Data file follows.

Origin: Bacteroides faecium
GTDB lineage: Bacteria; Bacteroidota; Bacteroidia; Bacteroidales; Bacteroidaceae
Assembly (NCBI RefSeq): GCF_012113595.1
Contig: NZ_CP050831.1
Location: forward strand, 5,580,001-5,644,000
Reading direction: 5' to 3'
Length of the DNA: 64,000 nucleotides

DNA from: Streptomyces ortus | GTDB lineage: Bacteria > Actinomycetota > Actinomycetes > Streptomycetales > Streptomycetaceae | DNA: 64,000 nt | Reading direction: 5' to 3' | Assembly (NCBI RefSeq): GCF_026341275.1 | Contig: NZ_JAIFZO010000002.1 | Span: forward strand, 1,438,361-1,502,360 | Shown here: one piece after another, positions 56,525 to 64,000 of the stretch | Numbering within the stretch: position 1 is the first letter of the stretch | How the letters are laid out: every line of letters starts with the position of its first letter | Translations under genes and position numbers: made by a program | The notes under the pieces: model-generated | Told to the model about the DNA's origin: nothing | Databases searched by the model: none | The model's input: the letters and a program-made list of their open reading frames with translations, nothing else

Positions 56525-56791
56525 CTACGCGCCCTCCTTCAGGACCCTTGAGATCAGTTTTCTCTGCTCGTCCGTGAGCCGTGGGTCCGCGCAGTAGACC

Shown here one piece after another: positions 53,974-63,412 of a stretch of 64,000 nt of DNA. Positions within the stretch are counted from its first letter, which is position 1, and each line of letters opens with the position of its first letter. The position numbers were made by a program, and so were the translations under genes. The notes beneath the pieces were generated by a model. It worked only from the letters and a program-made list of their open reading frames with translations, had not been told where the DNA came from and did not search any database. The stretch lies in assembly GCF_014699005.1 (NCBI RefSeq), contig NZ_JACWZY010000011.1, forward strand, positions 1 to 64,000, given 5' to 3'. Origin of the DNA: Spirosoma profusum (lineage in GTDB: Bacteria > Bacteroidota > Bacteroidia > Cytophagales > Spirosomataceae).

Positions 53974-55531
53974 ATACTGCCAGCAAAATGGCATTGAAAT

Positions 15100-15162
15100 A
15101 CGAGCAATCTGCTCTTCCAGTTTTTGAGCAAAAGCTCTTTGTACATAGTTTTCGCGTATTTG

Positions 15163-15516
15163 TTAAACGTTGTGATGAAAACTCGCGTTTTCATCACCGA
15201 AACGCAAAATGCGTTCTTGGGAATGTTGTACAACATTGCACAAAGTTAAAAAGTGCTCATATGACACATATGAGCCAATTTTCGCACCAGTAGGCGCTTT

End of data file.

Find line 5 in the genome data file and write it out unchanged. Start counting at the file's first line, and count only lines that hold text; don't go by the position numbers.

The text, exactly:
Location: forward strand, 5,580,001-5,644,000